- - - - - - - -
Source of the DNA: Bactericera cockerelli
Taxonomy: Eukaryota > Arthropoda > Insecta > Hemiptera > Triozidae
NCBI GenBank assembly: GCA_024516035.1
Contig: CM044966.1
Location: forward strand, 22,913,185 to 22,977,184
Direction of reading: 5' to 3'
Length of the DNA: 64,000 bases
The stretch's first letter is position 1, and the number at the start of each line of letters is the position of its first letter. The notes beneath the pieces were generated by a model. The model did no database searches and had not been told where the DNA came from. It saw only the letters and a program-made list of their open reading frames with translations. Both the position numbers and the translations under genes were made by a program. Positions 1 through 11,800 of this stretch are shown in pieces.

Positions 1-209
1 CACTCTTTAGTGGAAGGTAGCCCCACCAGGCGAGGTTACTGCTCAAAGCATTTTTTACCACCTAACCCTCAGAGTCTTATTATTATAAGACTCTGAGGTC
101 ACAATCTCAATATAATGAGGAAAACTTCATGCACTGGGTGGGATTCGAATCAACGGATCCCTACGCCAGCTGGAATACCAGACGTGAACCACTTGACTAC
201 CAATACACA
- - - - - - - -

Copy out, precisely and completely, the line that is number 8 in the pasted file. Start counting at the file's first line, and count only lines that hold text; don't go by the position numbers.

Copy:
The stretch's first letter is position 1, and the number at the start of each line of letters is the position of its first letter. The notes beneath the pieces were generated by a model. The model did no database searches and had not been told where the DNA came from. It saw only the letters and a program-made list of their open reading frames with translations. Both the position numbers and the translations under genes were made by a program. Positions 1 through 11,800 of this stretch are shown in pieces.